A couple of weeks ago I saw an amazing exhibition of works by Ghanaian artist El Anatsui at the Brooklyn Museum. Anatsui takes found materials like metal and wood — considered trash by most — and turns them into amazingly flowy pieces of art that evoke cloth and drapery and alien landscapes. The intricacy of the works and the amount of time he clearly puts into them brings to mind intricate beadwork and quilt-making. Thinking about the time involved in connecting all those old tin can lids or aluminum bottle caps or metal strips from liquor bottles together by hand almost overwhelms me, but then I remember how I feel when I’m stringing beads together or working on an art project that requires tedious repetition. In the moment I’m not really thinking about that, I’m more focused on the end result. Working on projects as big as Anatsui’s would require getting into a meditative state in order to not drive yourself nuts, but it’s not hard to imagine doing so.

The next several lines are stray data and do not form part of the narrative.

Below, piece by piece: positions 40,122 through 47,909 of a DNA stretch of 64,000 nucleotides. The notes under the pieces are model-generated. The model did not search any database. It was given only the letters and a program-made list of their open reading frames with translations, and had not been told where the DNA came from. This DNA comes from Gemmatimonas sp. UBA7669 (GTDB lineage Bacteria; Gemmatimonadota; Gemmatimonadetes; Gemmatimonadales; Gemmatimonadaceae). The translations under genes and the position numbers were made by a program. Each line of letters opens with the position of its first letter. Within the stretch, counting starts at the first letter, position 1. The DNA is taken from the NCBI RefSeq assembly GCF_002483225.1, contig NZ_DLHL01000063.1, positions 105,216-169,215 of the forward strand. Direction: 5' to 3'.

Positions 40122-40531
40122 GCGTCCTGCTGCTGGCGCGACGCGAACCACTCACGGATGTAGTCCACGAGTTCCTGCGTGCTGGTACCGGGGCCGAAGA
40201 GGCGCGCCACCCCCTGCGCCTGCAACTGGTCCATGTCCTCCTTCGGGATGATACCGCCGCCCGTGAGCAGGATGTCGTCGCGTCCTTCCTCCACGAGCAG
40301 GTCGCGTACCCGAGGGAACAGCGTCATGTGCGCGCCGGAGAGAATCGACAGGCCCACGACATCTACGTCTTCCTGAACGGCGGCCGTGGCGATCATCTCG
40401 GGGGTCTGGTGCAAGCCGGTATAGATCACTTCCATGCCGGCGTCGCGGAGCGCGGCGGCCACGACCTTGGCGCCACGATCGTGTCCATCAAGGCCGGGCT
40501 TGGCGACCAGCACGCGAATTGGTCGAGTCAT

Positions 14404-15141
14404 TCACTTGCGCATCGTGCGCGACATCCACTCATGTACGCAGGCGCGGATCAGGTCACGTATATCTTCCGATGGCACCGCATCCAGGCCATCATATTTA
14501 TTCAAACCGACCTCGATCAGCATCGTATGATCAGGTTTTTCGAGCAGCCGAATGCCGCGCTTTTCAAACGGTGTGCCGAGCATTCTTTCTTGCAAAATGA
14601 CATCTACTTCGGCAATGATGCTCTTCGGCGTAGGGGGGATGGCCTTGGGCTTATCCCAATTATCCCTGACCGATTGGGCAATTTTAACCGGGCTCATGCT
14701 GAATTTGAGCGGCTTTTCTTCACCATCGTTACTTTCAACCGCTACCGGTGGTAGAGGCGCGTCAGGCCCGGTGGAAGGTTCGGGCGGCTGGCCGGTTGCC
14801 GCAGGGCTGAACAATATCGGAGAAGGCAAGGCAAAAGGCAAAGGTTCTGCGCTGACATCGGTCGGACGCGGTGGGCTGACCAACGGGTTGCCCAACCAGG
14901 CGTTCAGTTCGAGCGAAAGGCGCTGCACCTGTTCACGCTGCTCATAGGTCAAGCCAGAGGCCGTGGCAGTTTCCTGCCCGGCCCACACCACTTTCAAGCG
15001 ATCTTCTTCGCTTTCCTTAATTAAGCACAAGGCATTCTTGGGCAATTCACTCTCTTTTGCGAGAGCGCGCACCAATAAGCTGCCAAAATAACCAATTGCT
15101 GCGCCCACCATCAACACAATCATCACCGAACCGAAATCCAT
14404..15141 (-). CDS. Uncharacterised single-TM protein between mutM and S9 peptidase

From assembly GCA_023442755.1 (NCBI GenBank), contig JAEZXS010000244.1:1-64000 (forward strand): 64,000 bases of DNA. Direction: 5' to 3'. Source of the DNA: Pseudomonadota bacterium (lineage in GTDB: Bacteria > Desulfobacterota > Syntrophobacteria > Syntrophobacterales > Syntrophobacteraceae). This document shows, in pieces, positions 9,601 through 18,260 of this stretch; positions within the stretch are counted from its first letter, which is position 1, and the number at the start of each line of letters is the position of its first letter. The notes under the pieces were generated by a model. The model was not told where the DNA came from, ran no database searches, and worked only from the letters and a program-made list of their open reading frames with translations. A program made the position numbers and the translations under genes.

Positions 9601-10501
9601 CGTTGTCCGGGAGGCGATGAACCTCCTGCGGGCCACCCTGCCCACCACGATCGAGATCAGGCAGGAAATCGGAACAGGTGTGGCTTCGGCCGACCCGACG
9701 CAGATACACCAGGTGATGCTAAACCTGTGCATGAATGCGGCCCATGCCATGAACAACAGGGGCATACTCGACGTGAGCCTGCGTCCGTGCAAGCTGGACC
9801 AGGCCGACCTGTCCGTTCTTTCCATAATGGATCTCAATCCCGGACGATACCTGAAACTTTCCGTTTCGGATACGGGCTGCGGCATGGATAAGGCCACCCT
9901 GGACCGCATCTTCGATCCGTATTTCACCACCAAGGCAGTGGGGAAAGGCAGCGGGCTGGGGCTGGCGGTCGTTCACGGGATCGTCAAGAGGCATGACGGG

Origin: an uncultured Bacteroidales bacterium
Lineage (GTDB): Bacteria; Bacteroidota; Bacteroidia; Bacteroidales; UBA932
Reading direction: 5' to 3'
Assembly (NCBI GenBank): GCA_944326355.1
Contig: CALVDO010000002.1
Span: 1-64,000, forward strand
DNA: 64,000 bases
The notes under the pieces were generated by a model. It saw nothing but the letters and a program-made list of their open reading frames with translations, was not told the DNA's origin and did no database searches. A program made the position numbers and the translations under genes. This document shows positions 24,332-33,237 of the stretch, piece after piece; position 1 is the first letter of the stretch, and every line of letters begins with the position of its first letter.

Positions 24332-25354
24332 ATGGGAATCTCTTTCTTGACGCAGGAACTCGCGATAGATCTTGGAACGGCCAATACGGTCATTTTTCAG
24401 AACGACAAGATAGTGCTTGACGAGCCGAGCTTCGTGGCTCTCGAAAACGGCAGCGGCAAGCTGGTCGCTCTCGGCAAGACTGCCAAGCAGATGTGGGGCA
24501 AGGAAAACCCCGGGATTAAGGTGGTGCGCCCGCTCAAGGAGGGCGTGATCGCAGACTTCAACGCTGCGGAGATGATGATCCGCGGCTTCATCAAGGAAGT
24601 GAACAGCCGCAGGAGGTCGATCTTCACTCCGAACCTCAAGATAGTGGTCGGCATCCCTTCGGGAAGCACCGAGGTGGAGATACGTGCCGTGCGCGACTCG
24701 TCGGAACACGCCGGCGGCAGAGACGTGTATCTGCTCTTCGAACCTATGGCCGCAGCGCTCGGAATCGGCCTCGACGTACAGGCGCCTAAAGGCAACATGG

The way the exhibition is set up, the pieces get more and more flowy as you go along. In the last room I found my favorite piece: Peak. I immediately saw this as a post-apocalyptic or alien landscape and spent a good amount of time trying to imagine how it would look from eye-level. A bunch of the pictures I took were from as close to that perspective as I could get.
I also took this video in an effort to get a sense of how it would be on the inside of this sculpture and also how it would look to someone approaching it at eye-level.